The complete mobile phone signal boosters guide


How many times have we had experiences of poor cellular coverage: poorly covered areas of the house, garages, elevators, basements? And with little range, not only do phone calls work poorly, but the data connection limps and the smartphone consumes twice as much power and heats up. Luckily there is a solution, and it is not hoping for the “clemency” of the telco in question. Simply extend your coverage with an indoor mobile phone signal booster – anyone can install it.

Why do we have a bad mobile connection?

The loss of mobile communication has happened to everyone and continues to happen. Just like phone calls that drop and data connections that hit the lowest possible bitrates. Of course, fiber optic and good Wi-Fi solve almost everything, except for the classic phone calls that end up ringing in bits and pieces.


But it’s not just a communication problem: there’s also a problem of consumption and electromagnetic pollution. When the signal is weak, the smartphone works at full power trying to maintain contact with the base station, which degrades electromagnetic radiation and battery life. The smartphone, even when it is not doing anything, heats up and discharges the battery. The solution is an indoor or outdoor mobile phone signal booster, for example by UCtel, capable of restoring the signal where it is, and transmitting it to where it is weak.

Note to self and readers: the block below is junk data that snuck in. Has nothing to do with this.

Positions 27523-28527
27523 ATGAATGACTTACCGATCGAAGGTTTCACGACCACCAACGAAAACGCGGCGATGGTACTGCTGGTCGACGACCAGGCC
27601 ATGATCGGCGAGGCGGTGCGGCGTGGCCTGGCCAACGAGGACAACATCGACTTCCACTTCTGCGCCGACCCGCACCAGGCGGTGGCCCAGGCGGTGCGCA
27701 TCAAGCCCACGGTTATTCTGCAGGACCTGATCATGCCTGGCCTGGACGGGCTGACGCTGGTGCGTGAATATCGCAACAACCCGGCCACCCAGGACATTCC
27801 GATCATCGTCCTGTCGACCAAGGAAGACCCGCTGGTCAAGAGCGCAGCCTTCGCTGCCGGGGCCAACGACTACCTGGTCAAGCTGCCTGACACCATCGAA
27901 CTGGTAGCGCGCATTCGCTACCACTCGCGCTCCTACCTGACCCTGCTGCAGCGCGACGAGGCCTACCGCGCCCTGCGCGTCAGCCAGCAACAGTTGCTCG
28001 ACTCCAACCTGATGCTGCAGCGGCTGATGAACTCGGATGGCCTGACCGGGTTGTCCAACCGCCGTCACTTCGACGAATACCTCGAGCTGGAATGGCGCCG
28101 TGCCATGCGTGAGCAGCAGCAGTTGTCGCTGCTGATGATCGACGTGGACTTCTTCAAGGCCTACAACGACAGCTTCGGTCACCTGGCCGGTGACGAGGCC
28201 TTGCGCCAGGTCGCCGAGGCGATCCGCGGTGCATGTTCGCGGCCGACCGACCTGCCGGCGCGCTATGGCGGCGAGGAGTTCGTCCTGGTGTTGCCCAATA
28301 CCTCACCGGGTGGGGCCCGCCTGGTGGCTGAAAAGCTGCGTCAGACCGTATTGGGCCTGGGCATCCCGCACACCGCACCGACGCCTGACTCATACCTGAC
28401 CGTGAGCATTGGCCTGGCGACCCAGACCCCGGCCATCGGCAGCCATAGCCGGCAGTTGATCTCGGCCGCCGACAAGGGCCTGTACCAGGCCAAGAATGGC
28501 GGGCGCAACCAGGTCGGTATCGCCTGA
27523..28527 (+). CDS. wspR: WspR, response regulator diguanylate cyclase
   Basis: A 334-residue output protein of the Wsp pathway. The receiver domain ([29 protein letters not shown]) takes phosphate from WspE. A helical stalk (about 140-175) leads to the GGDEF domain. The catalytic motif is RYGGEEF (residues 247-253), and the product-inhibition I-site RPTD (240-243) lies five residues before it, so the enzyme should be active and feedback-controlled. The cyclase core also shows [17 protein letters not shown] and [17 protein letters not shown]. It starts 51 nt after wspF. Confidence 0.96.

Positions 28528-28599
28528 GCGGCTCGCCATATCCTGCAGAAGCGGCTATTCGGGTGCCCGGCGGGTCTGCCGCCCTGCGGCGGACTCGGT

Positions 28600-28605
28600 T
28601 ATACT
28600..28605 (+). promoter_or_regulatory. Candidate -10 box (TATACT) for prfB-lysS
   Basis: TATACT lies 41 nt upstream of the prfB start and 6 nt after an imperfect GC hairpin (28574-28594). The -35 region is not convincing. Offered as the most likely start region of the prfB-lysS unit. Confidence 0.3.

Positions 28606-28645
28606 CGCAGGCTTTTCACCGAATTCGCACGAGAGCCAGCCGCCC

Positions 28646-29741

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Who can use mobile signal boosters?

Even as the government tries to roll out digital technology across the country, some remote areas or rural areas struggle to get quality network coverage. This is why mobile signal boosters are aimed at people who feel that their network is not sufficient for their usage. This type of device will allow you to enjoy sufficient network coverage for your daily life. If you choose a mobile GSM signal booster, they will allow you to transport your equipment on the go. You will be able to use it while on vacation, during boat trips or in a motor home.

How do mobile phone signal boosters work?

The principle of indoor mobile signal booster is simple: take the signal where it is available and bring it to where it is scarce.


In most cases, faced with poor cell coverage or unable to enter less exposed parts of buildings, it is believed that the only hope is to contact the telephone operator for intervention: this is practically an impossible mission, given that it is only called EE or Vodafone and complain about poor coverage in your home, so they can get technicians out to the antenna immediately to boost the signal.


But not everyone knows that the easiest thing to do without asking anyone’s permission is to receive a signal where it is available (for example, on the roof of a building or just on the other side of the house, from the side of the base station) and transmit it there , where this is not enough.